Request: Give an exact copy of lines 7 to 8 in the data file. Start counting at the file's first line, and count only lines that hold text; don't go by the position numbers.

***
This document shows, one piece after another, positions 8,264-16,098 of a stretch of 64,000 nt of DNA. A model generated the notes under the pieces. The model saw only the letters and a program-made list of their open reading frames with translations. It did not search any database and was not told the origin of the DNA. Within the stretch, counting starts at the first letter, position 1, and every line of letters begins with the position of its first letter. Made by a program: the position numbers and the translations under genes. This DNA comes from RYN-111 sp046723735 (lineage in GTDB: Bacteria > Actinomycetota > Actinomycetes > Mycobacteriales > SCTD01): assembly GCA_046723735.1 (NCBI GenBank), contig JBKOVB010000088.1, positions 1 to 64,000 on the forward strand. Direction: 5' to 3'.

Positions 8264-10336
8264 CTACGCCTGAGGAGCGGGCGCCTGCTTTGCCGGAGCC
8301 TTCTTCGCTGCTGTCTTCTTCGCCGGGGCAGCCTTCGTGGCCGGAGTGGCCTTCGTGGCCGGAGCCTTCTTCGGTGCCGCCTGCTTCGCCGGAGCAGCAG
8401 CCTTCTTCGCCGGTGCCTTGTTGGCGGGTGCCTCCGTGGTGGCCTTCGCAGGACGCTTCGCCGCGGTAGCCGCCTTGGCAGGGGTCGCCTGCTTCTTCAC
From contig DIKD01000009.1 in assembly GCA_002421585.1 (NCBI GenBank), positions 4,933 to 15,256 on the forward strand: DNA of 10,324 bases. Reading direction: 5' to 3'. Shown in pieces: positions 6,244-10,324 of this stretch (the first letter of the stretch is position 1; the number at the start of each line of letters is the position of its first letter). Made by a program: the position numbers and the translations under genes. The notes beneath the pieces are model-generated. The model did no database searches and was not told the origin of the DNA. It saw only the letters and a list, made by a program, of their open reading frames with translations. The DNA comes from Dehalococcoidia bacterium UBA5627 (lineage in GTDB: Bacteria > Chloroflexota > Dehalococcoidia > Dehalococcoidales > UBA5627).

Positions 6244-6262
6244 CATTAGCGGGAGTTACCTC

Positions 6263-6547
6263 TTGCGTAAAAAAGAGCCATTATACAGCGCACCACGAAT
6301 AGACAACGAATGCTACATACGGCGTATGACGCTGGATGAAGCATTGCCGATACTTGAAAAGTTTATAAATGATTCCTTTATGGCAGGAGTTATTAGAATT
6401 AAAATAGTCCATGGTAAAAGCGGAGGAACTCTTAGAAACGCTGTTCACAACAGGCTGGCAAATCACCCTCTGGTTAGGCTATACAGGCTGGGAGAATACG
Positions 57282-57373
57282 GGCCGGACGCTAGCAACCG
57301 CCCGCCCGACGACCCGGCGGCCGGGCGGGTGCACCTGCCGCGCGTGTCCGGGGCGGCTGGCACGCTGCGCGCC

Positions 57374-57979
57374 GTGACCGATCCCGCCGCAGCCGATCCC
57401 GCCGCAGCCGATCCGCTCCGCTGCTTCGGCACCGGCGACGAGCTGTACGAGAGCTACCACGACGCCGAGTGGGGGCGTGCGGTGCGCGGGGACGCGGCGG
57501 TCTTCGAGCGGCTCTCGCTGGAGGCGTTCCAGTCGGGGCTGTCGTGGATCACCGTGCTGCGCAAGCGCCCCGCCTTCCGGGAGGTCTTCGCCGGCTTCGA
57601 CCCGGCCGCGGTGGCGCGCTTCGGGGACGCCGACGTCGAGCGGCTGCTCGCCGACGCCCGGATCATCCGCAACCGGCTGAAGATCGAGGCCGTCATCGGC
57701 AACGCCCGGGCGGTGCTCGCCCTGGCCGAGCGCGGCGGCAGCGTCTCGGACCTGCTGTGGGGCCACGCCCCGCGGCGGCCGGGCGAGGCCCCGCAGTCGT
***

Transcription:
Positions 6244-6262
6244 CATTAGCGGGAGTTACCTC